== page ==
A new social enterprise, Waste Ventures, is helping create more formal organizations for waste pickers in India. Waste Ventures aims to empower waste pickers by creating a sustainable revenue model and improve waste collection, reduction, and recycling. The organization will facilitate financing for waste picker corporations, support organizations that work with these corporations, and establish connections that generate carbon credits. In doing so, Waste Ventures will work with other NGOs and social enterprises to promote environmentally friendly business models as well as engage the government to ensure that regulations to not hinder waste pickers’ operations.

Waste Ventures, a new part not-for profit enterprise is changing the way waste is collected and reused across the world, starting in India.

Waste pickers, who collect trash in cities like Osmanabad, India, earn barely $1 a day. The work is dangerous, with the average life expectancy to be 45 years old. In urban India alone, 40 million tons of trash are generated each year. That’s the weight of two Empire State Buildings each week. Parag Gupta, founder of Waste Ventures, has a new plan to not only empower waste collectors, but also to create sustainable revenue and improved waste collection, reduction, and recycling.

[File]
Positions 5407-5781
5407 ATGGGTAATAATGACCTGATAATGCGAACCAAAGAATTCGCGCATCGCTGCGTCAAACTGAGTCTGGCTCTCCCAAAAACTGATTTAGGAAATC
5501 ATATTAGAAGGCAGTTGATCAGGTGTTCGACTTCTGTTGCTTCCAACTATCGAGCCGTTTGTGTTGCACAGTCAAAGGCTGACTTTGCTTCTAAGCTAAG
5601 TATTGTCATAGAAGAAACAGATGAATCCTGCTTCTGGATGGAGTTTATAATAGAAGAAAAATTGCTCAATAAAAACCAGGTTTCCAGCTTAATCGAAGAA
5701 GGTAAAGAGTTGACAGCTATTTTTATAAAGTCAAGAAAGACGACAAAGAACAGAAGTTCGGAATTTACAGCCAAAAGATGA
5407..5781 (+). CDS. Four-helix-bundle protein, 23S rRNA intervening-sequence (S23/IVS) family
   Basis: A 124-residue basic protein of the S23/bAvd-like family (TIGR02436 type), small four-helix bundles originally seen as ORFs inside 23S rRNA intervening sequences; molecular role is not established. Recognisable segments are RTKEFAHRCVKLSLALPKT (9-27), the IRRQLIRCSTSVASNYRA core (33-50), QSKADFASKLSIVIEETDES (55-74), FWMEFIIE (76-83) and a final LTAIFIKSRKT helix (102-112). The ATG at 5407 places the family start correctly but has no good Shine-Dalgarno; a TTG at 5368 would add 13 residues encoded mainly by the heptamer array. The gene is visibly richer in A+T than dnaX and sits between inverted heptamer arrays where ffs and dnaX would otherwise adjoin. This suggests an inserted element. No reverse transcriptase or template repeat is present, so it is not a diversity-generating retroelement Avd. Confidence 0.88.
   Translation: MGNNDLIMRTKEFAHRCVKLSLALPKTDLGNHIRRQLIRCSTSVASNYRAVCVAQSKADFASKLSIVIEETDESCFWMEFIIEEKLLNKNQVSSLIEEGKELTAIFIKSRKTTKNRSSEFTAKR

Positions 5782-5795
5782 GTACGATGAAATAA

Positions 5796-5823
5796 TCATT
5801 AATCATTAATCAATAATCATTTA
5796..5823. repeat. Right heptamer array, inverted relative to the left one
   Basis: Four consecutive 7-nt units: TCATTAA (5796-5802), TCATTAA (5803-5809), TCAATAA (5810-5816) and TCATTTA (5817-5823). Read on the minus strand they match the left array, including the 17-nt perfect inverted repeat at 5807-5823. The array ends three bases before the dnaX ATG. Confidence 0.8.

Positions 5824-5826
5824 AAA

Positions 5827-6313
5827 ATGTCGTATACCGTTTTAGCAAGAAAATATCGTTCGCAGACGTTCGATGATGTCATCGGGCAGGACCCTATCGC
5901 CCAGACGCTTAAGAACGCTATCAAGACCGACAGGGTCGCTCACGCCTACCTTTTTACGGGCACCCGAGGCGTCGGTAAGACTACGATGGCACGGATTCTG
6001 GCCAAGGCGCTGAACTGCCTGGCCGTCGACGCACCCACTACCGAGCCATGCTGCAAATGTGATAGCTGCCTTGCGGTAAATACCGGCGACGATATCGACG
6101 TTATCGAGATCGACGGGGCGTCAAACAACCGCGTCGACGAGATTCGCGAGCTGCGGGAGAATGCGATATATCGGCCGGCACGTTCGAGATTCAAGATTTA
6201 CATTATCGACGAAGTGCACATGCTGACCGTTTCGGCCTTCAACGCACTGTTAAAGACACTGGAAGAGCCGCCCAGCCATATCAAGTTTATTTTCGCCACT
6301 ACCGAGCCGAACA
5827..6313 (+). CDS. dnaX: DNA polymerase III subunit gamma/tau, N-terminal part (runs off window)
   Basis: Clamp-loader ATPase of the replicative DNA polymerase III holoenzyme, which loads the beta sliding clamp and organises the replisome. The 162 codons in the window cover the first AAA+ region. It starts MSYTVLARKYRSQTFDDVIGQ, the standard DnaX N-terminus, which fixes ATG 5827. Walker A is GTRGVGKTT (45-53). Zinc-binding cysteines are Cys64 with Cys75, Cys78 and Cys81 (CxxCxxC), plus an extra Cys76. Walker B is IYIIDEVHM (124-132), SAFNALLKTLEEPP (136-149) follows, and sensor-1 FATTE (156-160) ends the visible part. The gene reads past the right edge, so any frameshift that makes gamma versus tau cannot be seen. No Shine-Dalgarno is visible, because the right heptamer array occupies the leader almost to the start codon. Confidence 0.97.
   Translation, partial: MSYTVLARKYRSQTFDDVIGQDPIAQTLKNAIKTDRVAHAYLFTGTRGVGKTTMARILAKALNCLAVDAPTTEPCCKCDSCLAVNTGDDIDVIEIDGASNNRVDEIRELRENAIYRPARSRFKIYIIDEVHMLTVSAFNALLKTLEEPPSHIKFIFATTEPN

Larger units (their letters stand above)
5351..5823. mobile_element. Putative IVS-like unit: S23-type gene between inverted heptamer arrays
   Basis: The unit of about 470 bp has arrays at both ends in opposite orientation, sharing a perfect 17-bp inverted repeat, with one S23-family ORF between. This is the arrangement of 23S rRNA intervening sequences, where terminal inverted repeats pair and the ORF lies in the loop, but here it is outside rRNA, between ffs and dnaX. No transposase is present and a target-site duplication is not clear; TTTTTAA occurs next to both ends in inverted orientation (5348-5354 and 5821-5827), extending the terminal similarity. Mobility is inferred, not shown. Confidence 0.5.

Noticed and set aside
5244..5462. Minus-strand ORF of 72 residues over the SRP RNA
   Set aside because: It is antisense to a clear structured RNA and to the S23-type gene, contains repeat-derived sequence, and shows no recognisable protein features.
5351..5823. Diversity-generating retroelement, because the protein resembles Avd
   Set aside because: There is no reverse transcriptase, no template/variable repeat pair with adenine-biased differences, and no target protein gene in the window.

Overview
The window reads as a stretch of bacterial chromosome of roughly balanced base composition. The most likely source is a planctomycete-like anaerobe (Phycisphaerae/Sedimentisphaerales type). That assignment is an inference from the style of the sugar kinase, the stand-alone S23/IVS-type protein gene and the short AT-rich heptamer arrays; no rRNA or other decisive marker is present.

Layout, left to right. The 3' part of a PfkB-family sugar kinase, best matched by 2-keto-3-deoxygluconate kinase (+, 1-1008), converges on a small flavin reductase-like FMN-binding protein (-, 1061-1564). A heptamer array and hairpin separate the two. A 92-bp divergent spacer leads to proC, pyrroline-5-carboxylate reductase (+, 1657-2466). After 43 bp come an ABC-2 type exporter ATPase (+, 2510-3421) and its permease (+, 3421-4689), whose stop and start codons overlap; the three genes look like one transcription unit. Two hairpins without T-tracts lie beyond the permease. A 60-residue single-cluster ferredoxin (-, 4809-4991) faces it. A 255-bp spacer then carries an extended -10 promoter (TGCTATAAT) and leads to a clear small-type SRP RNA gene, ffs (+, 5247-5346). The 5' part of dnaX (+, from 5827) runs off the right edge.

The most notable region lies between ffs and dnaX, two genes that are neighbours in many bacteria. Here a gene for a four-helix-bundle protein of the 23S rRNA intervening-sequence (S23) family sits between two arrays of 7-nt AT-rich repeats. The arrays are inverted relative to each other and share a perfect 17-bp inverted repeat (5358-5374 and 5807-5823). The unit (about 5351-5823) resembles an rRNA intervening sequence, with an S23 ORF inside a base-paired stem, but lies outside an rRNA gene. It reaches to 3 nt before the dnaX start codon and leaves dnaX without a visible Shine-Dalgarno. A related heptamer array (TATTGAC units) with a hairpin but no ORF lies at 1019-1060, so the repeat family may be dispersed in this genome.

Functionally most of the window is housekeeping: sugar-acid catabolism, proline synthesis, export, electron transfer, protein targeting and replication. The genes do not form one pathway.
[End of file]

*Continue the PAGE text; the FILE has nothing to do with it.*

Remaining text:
Waste Ventures will tackle the problem via three strategies:

Build: Support and provide financing for sustainable waste picker corporations, using market capital in lieu of government contracts. It also supports social organizations that work with waste pickers (providing them with a smart blueprint for the business model), and establishes connections to enable carbon credits, taking a small percentage of interest in the organization.

Disseminate: Working with other organizations and environmentally friendly enterprises to provide a space for information on how to best reduce and reuse waste.

Foster: Working with the government to ensure that legislation and regulations do not hamper waste reduction programs.
Gupta’s smart business model, which captures discarded wealth, is backed by those like Harish Hande of SELCO, the Indian solar social enterprise, Pamela Hartigan, Executive Director of the Skoll Centre at Oxford’s Said Business School, and Geoff Davis, former CEO of microfinance accelerator Unitus.